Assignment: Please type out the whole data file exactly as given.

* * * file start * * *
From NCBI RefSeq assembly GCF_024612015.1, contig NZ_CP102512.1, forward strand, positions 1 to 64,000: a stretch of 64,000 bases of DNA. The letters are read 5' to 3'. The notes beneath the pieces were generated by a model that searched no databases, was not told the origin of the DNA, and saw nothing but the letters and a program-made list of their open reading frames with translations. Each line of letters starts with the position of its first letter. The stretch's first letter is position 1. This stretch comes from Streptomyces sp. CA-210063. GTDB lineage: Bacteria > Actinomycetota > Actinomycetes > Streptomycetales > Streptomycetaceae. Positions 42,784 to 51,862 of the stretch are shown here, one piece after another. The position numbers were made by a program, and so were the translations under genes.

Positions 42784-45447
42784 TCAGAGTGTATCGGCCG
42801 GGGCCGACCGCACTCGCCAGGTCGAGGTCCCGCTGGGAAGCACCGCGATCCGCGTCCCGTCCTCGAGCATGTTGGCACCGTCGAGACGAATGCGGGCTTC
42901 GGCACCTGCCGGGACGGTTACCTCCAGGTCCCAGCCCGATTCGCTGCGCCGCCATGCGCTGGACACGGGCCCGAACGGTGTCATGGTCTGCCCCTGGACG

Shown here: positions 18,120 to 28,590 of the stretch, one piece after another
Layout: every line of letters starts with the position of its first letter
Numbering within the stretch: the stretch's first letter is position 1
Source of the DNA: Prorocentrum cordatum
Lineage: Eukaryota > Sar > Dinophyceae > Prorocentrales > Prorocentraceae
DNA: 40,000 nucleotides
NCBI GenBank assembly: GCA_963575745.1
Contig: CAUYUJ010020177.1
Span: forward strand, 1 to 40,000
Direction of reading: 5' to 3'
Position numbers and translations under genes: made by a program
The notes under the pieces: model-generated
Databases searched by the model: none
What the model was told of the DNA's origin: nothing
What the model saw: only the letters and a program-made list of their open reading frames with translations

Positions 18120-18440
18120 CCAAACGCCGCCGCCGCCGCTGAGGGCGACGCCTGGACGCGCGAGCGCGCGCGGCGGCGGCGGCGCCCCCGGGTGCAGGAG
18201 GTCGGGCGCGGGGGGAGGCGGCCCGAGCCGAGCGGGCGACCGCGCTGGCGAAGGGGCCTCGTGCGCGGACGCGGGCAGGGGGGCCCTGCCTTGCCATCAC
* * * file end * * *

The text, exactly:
From NCBI RefSeq assembly GCF_024612015.1, contig NZ_CP102512.1, forward strand, positions 1 to 64,000: a stretch of 64,000 bases of DNA. The letters are read 5' to 3'. The notes beneath the pieces were generated by a model that searched no databases, was not told the origin of the DNA, and saw nothing but the letters and a program-made list of their open reading frames with translations. Each line of letters starts with the position of its first letter. The stretch's first letter is position 1. This stretch comes from Streptomyces sp. CA-210063. GTDB lineage: Bacteria > Actinomycetota > Actinomycetes > Streptomycetales > Streptomycetaceae. Positions 42,784 to 51,862 of the stretch are shown here, one piece after another. The position numbers were made by a program, and so were the translations under genes.

Positions 42784-45447
42784 TCAGAGTGTATCGGCCG
42801 GGGCCGACCGCACTCGCCAGGTCGAGGTCCCGCTGGGAAGCACCGCGATCCGCGTCCCGTCCTCGAGCATGTTGGCACCGTCGAGACGAATGCGGGCTTC
42901 GGCACCTGCCGGGACGGTTACCTCCAGGTCCCAGCCCGATTCGCTGCGCCGCCATGCGCTGGACACGGGCCCGAACGGTGTCATGGTCTGCCCCTGGACG

Shown here: positions 18,120 to 28,590 of the stretch, one piece after another
Layout: every line of letters starts with the position of its first letter
Numbering within the stretch: the stretch's first letter is position 1
Source of the DNA: Prorocentrum cordatum
Lineage: Eukaryota > Sar > Dinophyceae > Prorocentrales > Prorocentraceae
DNA: 40,000 nucleotides
NCBI GenBank assembly: GCA_963575745.1
Contig: CAUYUJ010020177.1
Span: forward strand, 1 to 40,000
Direction of reading: 5' to 3'
Position numbers and translations under genes: made by a program
The notes under the pieces: model-generated
Databases searched by the model: none
What the model was told of the DNA's origin: nothing
What the model saw: only the letters and a program-made list of their open reading frames with translations

Positions 18120-18440
18120 CCAAACGCCGCCGCCGCCGCTGAGGGCGACGCCTGGACGCGCGAGCGCGCGCGGCGGCGGCGGCGCCCCCGGGTGCAGGAG
18201 GTCGGGCGCGGGGGGAGGCGGCCCGAGCCGAGCGGGCGACCGCGCTGGCGAAGGGGCCTCGTGCGCGGACGCGGGCAGGGGGGCCCTGCCTTGCCATCAC